Dec. 19, 1989 -- 'We Are One People'
Kohl addresses tens of thousands of people in Dresden, East Germany, waving black, gold and red flags and shouting "We are one people" (a variation on the chant "We are the people" shouted at the Monday demonstrations before the fall of the Berlin Wall.)
Feb. 13, 1990 -- East Germany Wobbles
The GDR is on the verge of collapse. In February 73,000 people would leave the country. Kohl and Modrow agreed to talks on a possible currency and economic union.
March 14, 1990 -- Two Plus Four
Senior officials meet for the first of eight sessions of the Two-Plus-Four talks -- so-called because they are attended by the two Germanys and the four Allied powers. In addition, the two German foreign ministers meet four times in the period from May to September 1990.
March 18, 1990 -- Free Elections in the East
The first free elections are held to elect the East German parliament. The CDU-led (Conservative) "Alliance for Germany" wins, with 48 percent of the vote. The PDS receives just 16 percent of the vote. The election results clearly express popular support for reunification.
April 12, 1990 -- A New GDR Government
Lothar de Maiziere (CDU) forms a grand coalition and becomes prime minister of the GDR. He wants to negotiate with Bonn for a rapid accession under Article 23 of the West German constitution. Article 23 allows East German states to apply to join West Germany, simply incorporating the new eastern states and extending the remit of the existing West German constitution to cover them.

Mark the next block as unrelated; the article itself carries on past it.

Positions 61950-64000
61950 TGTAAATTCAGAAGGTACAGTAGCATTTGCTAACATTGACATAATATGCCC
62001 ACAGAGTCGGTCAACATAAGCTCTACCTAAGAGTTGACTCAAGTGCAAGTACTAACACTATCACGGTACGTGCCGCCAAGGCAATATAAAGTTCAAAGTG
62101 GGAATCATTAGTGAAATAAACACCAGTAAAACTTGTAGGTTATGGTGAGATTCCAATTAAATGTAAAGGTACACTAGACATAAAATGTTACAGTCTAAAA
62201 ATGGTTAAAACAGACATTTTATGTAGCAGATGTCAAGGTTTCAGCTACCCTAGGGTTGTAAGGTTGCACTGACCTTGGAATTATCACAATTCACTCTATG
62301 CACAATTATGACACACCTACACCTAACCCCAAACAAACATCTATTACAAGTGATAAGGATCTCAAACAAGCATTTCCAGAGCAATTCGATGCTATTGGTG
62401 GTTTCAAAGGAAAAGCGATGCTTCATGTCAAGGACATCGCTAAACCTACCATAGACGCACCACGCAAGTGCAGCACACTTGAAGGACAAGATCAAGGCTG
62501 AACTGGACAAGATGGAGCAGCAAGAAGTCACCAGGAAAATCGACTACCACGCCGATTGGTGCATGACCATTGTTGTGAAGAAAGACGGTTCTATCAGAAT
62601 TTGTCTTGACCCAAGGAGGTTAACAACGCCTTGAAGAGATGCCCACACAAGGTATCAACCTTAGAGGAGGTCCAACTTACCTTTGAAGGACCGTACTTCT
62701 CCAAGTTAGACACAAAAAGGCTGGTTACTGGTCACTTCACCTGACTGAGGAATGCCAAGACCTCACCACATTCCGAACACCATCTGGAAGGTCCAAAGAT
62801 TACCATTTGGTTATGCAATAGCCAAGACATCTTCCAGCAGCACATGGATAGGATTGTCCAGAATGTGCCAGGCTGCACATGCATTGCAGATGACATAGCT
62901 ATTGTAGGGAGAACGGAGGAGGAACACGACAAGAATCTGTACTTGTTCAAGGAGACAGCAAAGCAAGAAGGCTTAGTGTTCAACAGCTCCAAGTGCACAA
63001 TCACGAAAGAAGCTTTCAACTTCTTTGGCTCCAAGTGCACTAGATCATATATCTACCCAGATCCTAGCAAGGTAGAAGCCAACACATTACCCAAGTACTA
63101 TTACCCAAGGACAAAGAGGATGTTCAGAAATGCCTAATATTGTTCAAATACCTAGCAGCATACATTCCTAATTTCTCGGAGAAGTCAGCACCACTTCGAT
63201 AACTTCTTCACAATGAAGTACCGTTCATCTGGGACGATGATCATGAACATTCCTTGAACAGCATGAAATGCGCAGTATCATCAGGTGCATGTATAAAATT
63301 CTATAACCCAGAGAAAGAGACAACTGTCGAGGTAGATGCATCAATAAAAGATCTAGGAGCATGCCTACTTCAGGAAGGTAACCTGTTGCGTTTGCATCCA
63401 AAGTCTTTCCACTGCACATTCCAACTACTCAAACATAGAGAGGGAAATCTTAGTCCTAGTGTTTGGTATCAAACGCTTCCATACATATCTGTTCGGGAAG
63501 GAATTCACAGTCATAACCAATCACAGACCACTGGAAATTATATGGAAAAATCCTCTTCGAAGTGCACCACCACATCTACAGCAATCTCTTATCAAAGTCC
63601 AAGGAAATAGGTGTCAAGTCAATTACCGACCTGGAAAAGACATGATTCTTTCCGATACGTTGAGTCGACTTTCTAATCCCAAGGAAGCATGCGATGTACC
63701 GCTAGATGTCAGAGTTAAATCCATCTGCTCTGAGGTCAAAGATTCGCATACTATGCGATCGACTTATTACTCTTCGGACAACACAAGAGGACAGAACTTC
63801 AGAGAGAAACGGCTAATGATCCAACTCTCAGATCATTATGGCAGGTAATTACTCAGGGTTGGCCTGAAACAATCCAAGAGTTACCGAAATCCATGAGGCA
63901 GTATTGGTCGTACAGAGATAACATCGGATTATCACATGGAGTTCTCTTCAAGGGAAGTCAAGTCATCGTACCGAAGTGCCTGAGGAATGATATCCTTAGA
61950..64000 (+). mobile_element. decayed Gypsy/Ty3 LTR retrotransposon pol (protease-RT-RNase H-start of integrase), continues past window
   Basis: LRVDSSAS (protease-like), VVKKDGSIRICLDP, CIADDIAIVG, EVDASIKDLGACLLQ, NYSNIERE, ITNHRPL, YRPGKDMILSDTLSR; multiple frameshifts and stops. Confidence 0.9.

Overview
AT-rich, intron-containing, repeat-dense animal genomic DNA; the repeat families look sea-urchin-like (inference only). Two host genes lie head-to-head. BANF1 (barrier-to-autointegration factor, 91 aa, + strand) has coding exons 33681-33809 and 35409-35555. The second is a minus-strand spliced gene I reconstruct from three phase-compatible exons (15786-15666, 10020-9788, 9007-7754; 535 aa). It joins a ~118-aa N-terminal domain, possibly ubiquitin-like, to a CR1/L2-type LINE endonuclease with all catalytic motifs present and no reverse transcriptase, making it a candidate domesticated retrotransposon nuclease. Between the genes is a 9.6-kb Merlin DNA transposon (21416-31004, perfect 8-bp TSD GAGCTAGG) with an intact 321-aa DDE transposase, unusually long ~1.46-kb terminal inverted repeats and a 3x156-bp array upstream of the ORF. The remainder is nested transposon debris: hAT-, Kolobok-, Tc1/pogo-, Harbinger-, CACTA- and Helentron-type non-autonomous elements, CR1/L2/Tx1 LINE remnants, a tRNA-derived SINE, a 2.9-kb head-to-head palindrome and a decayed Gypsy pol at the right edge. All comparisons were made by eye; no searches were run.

July 1, 1990 -- Economic and Currency Union
The economic, monetary and social union cames into force and the Deutschmark becomes legal tender in the GDR. Industrial production grinds to a standstill as a result. The number of unemployed and partially unemployed East Germans soon exceeds the two million mark.
Aug. 22-23, 1990 -- Accession Vote
During a night session, the East German People's Parliament agrees on the accession of the GDR to the Federal Republic, scheduled for October 3.
Aug. 31, 1990 -- Treaty for Unification
Bonn's Interior Minister Wolfgang Schäuble and East Berlin's State Secretary Günther Krause sign the reunification treaty, which extends the West German legal system to the accession states of the former GDR.
Sept. 12, 1990 -- Two Plus Four Treaty
The Two-Plus-Four Treaty is signed in Moscow. Since the treaty could only come into force after ratification by all parties, the Allied powers suspend all their existing rights in the nation -- Germany becames fully sovereign on October 3.
Oct. 3, 1990 -- Reunification
Germany celebrates the Day of German Unity.
The Response from Abroad
Nov. 18, 1989 -- Thatcher's Borders